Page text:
The garrison hospital 3rd class at Teluk Bitung (South Sumatra) was mentioned in the publication of D. Schoute “De Geneeskunde in Nederlandsch-Indie in de 19e eeuw”, GTNI 75 (1935) 10, 827. The article refers to a survey of all the military facilities in 1867 . In that year the garrison hospital of Teluk Bitung had on average 32 patients. The hospital was part of the Military Medical Service (MGD), which in 1867 (the year of the survey of all military facilities) managed a total of 79 facilities (3 large military hospitals, 35 garrison hospitals and 41 infirmaries) with on average 4,244 occupied beds.
Some 25 years later, the Annex D of the Koloniaal Verslag 1890 reports a total of 3,358 inpatients by the end of that year, whereas 52,631 patients have been admitted for the whole of the Netherlands Indies. The report concerns 28 military hospitals, 54 ziekenzalen (infirmaries) and 6 specialized facilities. The garrison hospital had been downgraded to an infirmary in the meantime. The average occupation rate of this infirmary was 8 patients, whereas 457 had been admitted that year. The situation by the end of the year 1890 is a presence of 13 patients.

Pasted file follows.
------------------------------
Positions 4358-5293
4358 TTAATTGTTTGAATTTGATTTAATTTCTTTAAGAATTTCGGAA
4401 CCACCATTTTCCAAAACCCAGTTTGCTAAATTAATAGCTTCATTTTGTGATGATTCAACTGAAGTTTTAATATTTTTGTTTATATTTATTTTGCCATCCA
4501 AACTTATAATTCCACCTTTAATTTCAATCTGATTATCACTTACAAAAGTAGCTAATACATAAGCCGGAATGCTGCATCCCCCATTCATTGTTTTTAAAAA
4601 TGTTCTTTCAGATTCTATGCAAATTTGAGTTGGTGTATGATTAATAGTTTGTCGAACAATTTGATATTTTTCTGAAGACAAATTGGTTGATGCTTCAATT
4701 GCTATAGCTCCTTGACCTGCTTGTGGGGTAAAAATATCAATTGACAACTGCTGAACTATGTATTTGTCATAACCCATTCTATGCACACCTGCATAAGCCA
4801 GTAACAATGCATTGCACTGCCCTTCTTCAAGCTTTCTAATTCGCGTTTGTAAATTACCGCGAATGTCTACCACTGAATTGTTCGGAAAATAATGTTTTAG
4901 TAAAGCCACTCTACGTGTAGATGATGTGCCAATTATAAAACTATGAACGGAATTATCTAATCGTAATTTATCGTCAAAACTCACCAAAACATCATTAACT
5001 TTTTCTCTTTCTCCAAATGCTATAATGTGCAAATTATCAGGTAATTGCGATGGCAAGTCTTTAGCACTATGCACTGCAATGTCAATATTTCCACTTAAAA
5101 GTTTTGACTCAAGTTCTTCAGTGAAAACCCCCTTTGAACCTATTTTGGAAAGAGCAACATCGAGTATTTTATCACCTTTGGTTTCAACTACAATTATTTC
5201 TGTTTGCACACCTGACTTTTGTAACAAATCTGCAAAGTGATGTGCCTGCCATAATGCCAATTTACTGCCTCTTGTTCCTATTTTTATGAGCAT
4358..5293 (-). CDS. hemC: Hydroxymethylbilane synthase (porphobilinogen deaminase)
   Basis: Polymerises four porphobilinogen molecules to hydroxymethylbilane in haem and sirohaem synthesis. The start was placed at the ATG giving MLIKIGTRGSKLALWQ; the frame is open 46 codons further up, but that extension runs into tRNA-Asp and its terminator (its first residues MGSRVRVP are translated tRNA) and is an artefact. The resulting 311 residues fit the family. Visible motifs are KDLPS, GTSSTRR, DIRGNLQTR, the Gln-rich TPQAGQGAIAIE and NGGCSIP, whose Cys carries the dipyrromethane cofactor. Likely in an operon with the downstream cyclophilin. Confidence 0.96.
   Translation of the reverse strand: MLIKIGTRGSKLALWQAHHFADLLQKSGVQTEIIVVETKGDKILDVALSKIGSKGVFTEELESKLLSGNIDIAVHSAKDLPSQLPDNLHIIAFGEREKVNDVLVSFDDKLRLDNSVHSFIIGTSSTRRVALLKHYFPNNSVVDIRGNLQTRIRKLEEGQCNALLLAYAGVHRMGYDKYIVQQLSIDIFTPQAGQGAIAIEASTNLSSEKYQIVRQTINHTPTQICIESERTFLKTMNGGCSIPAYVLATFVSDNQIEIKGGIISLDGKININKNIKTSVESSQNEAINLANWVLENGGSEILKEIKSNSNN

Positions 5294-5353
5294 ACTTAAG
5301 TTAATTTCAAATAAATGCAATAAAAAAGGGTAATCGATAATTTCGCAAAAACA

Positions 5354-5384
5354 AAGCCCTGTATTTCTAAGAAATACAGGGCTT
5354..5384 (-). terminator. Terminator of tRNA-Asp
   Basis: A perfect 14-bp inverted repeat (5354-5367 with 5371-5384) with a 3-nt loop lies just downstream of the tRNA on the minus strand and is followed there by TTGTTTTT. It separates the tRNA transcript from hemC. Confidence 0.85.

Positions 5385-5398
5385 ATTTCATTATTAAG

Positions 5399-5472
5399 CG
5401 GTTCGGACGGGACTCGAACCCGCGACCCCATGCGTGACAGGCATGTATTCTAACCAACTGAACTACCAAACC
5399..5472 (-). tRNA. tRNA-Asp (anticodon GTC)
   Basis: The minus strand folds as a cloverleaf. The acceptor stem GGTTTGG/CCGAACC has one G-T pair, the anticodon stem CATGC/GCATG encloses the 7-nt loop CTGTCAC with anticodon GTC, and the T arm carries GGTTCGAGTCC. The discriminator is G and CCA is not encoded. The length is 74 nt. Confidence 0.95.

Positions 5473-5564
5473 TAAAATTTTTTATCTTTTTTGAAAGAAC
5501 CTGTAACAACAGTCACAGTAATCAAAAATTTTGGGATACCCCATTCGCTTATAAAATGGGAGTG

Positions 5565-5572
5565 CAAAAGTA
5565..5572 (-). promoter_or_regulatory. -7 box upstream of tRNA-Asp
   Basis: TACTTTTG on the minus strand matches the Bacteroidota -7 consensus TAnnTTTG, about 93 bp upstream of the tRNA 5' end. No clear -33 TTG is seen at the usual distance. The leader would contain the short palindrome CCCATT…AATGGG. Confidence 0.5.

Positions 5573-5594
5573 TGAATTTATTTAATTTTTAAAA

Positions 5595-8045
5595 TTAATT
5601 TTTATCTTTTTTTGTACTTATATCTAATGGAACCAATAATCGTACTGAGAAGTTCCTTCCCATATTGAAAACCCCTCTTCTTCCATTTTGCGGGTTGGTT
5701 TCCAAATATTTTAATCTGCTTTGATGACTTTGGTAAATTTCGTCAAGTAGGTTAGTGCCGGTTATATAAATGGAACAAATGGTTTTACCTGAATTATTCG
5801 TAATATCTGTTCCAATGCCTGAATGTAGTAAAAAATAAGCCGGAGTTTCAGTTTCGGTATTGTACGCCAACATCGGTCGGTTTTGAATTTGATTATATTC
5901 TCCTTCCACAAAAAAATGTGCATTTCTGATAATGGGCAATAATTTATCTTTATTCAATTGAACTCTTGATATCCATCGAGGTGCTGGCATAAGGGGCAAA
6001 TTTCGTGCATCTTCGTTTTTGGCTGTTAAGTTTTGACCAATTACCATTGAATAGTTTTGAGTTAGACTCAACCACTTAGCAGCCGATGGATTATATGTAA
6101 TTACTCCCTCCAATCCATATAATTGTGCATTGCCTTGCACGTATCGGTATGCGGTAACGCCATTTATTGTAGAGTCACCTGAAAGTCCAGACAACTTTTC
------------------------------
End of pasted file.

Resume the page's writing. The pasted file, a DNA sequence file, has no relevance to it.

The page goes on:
About 1900, the situation of military health facilities was: 30 hospitals, 56 infirmaries and 5 specialized facilities, such as reconvalescent centers and leprosy asylums. The total number of admittances was in 1898: 57,071 and the number of present inpatients by the end of 1898: 3,731. These figures were for the Teluk Bitung infirmary: 129 admittances and a presence on 31 December 1898 of 3 patients (See Koloniaal Verslag 1900, Addendum A).
Teluk Bitung was in the 1930s a division and a subdivision with a main town of the same name of the Residency Lampongsche Districten (Districts of Lampung). It had 146,000 inhabitants, of whom 670 Europeans and 8,800 Chinese. Cultures: rubber, coffee, rice. The capital Teluk Bitung itself had 25,000 inhabitants of whom 420 Europeans and 4,000 Chinese (Gonggryp1934, 1397).